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Patients with primary sclerosing cholangitis require more sedation during endoscopic retrograde cholangiography

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ABSTRACT

Background and study aims:  Patients with primary sclerosing cholangitis (PSC) require repeated endoscopic retrograde cholangiography (ERC). Our aim was to evaluate whether patients with PSC require higher doses of sedation during ERC.

Patients and methods:  We retrospectively analyzed all patients undergoing ERC from 2006 to 2013 who received conscious sedation with propofol and midazolam. The duration of the intervention and a potential progression of propofol consumption or intervention time by visit number were analyzed. Univariable and multivariable analyses were performed to identify independent factors which influence propofol consumption.

Results:  A total of 2962 ERC procedures were performed in 1211 patients. Patients with PSC (n = 157) underwent 461 ERC procedures whereas patients without PSC (n = 1054) had 2501 ERC examinations. The total median propofol dose was 450 mg (290 – 630 mg) for patients with PSC and 300 mg (200 – 450 mg) for the non-PSC group (P < 0.05). The propofol consumption in patients with PSC was increased by a factor of 1.24 (P = 0.0071) independent of intervention time. Younger age (< 60.8 years) and duration of the intervention were associated with a higher need for sedation by factors of 1.21 and 1.71, respectively (P < 0.0001). The robustness of the results was tested in a sensitivity analysis which confirmed the results (P < 0.0001).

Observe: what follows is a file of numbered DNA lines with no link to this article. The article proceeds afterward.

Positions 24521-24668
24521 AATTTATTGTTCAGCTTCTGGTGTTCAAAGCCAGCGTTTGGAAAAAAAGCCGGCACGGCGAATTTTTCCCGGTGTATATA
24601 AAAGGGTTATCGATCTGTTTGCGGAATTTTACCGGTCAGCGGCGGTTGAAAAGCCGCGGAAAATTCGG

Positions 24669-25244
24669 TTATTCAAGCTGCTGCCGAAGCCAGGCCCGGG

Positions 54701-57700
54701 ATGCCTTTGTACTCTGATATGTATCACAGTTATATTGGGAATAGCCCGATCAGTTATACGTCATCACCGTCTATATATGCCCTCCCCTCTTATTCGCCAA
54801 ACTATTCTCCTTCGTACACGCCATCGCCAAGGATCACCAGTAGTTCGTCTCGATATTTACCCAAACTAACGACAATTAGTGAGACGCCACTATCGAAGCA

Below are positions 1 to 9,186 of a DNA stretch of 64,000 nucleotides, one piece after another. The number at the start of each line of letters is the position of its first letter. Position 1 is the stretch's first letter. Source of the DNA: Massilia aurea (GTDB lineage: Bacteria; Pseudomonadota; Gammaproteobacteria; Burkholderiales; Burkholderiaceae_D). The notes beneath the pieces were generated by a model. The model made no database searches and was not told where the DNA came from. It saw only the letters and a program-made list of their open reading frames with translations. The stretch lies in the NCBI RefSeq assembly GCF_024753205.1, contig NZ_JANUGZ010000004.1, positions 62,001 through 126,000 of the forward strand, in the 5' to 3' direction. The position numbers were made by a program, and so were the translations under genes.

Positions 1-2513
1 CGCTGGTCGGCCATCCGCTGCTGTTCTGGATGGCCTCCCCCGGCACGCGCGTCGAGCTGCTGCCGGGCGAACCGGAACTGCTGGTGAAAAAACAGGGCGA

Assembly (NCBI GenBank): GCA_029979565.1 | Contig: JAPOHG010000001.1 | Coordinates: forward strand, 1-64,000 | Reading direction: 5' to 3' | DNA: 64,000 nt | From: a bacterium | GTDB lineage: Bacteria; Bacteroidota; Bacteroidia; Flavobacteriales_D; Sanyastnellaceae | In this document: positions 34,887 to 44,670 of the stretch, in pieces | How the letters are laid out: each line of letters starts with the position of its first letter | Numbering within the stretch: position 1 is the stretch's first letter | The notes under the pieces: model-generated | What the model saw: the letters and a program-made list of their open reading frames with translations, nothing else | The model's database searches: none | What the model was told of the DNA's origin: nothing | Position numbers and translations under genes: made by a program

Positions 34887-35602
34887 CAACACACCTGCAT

Conclusions:  Patients with PSC may require higher doses of sedation for ERC compared to other patient groups independent of age and duration of ERC. The higher dosage of sedation has to be taken into account when using ERC to treat a patient with PSC.

No MeSH data available.


 Duration of ERC by visit number. No significant change in intervention time by intervention number was apparent. From intervention number 16, a longer intervention time was detected, but only seven patients had 16 or more interventions.
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FI637-1:  Duration of ERC by visit number. No significant change in intervention time by intervention number was apparent. From intervention number 16, a longer intervention time was detected, but only seven patients had 16 or more interventions.